We do not pit individuals against communities. We do not set the differences individuals can claim to absolutise them against the communities which make those differences equivalent in absolutising themselves, communities in fact which amplify those differences to the power of the number of their members; communities which are, like the individuals belonging to them, regardless of their number or their differences, in their absolute-ness absolutely equivalent.

I am like you, I am as they say because you are; we are like (plural) you, we are because (inclusive) we are.

But is to consider oneself an individual to consider one’s qualities as like an other’s? One is an individual inasmuch as one’s qualities are thought to be unique. They have arisen out of internal causes in which we can count our communities. These are our good qualities; our bad qualities however are said to have arisen from external causes–in which we cannot count our communities.

I wrote here of those who cast their problems at society that they do so out of inadequate understanding of their causes. That we can try to understand but that it would be unlikely for us to be given credit, or for us to win their credence, for us to be thanked, or for them to be grateful for our understanding on their behalf.

But this is the presumption which exists in that of the equivalence of our differences, whether differences between communities, or among individuals, where differences are not interchangeable: human individuality seems to be an absolute of a different order than human community. It might seem to have been hasty to have suggested community is or could be absolute.

If it was hasty to suggest human community is absolute, does this also obtain for the evolutionary advantage of forming a community?

What possible evolutionary advantage can be maintained for human individuality?

What stake do we set on it now?

Do we consider it to be an evolutionary liability?

Or is the idea of absolute individuality equally at fault?

Now I wrote at the end of this post that society is defined by the problems attributed to it.

Neither is it impugned by the problems attributed to it, nor, as Thatcher said, does it cease to exist.

We are more likely to attribute the problems we face in our communities to society than we are to attribute to it the problems we face as individuals. They are not one the same.

Problems faced by communities that are cast at society have a general equivalence. They could so easily be faced by our community, by mine or yours.

But problems faced by individuals do not. My problem is not interchangeable with yours.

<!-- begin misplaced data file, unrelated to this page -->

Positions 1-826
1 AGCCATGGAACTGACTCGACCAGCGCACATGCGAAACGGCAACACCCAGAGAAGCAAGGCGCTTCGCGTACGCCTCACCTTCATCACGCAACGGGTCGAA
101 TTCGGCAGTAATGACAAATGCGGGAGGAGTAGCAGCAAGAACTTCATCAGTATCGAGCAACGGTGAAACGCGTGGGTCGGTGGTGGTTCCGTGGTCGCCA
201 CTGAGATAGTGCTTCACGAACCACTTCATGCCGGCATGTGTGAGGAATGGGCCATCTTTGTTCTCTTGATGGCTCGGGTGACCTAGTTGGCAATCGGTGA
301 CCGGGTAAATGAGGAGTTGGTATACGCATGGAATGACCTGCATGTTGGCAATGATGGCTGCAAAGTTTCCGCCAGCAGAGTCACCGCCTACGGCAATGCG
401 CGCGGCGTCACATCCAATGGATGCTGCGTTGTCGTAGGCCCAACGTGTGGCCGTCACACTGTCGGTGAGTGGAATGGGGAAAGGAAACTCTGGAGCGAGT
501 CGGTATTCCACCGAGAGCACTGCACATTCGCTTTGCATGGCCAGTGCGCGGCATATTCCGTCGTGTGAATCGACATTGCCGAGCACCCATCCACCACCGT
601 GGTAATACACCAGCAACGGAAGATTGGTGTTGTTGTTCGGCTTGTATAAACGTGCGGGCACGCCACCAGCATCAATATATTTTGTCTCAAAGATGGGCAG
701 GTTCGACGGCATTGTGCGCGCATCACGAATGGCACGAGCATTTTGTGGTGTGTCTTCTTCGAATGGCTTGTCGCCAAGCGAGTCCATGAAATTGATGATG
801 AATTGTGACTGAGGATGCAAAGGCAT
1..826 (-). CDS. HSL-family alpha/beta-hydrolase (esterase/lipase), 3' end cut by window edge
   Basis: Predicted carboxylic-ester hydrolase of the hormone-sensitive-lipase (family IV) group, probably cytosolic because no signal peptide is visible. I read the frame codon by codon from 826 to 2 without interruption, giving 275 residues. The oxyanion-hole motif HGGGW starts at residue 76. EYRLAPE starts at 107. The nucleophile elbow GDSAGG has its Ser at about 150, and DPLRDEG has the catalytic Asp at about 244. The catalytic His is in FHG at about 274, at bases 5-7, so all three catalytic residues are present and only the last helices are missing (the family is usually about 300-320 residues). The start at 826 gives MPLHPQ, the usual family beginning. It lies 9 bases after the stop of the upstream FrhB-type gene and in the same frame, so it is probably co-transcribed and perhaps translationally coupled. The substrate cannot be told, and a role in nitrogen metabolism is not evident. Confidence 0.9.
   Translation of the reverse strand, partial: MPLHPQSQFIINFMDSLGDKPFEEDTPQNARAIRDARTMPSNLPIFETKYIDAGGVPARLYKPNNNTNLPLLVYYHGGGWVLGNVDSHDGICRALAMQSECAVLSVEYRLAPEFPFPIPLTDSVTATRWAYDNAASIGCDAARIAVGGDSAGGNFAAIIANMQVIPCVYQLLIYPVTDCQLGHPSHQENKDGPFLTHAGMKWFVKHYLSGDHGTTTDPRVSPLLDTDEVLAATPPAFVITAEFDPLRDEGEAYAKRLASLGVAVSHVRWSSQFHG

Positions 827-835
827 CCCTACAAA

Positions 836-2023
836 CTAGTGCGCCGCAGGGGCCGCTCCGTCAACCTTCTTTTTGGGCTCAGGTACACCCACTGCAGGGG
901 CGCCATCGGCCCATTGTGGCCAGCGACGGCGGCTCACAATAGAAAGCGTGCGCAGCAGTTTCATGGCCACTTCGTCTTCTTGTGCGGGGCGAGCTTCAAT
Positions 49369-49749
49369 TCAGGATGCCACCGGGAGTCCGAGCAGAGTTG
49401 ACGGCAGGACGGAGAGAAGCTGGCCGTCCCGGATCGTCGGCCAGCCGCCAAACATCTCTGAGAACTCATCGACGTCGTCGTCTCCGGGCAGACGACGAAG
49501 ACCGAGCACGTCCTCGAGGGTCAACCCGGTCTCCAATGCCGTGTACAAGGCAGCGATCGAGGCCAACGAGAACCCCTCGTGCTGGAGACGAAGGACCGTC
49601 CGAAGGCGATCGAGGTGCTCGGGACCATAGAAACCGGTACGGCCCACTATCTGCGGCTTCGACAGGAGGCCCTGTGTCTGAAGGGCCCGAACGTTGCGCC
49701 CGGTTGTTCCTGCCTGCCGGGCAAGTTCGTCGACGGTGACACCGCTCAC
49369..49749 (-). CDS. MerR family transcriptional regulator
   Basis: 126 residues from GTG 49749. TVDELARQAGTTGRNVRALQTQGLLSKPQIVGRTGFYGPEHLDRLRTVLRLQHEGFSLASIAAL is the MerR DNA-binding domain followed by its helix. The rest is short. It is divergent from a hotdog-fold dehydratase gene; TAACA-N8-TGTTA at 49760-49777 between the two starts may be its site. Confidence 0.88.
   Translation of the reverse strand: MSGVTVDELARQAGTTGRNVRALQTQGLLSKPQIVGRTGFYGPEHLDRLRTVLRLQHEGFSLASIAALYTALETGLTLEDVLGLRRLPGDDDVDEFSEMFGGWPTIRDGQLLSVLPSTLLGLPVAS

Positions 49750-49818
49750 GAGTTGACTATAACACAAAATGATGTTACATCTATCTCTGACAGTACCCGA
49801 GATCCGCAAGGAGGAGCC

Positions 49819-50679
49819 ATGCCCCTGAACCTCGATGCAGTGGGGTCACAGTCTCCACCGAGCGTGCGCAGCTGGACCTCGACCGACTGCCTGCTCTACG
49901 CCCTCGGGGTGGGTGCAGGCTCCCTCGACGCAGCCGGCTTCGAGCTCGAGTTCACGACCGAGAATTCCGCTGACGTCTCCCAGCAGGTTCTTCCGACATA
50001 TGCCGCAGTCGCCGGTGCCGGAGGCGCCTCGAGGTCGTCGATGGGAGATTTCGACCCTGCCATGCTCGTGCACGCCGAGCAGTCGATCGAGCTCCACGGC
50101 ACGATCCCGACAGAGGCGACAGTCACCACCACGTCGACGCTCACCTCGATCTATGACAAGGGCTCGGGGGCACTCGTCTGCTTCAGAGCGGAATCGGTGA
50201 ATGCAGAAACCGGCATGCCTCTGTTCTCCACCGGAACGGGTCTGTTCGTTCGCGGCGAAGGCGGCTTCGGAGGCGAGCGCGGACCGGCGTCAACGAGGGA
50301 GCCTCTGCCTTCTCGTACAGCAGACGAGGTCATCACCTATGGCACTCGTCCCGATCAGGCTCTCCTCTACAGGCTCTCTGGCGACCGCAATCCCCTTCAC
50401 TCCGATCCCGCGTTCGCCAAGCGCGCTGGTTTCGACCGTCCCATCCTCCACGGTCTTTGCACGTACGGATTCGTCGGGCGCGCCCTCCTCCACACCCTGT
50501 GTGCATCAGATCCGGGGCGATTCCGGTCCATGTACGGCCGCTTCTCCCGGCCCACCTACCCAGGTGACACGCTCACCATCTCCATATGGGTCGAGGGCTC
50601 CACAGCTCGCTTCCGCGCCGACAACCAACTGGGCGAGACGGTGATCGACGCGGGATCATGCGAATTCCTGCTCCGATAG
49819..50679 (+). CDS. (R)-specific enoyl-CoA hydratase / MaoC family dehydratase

Individual problems are in this way effaced by community problems.

Your problem is not and you cannot let it be exchanged with an other’s or lumped in with those of a community. With the absolute identity of a community. A community is never a community of others but a community of consent. In this consists its absolutism.

Now society is defined by the problems we have. Not together. We have never been together. Noone should ask us to be together. We should not unite.

To each granted what is common to all; from all excluded what is unique to each.

This law of exclusion is society’s. But it is in a deeper sense community’s law, its rule being there has never been a community of others but that it has been assumed to be the same.

I have been troubled by the convenience of the term biopolitics for the political emergence, emergency, we seem to be living through in the current state of exception, emergency. And what is troubling seems to be tied to a social emergence. But one that is buried. Was in fact buried approximately 35 years ago. Because it was relayed to the infrasocial emergence of communities of difference from the extrasocial politics producing difference. That is it was diverted. Was a diverted social passion, as Lordon calls politics.

Arthur Kroker, from a recent post to <<empyre>> here, seems to have provided a more adequate term in biofascism–on which we can catch the faint scent of community and communicability, and transmission, as being the problem.

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Deleuze|Guattari studies conference Tokyo 2019

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courtesy of Plug In The Street

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dear reader, I am writing a book. Below a tiny excerpt. If you would like to support this work, please contact me by way of the contact form, top, left hand margin.

The brain remains a symbol, with all that is entailed under this symbolic existence, nailed at some extremity—perhaps the highest plank—of the vast carpentry we have been calling the symbolic framework of reference, so long as its cognitive functions are identified with representation and so long as these higher functions are so called. Except that it express itself symbolically we should therefore show no small amazement that we cannot trust it.

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field recordings 2017:06:16 18:06:43 – 2017:08:03 12:37:29 including Minus Theatre rehearsing VMG at the Baptist Church and setup at LOT23

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the string section (or, the myth of anthropogenic bipedalism)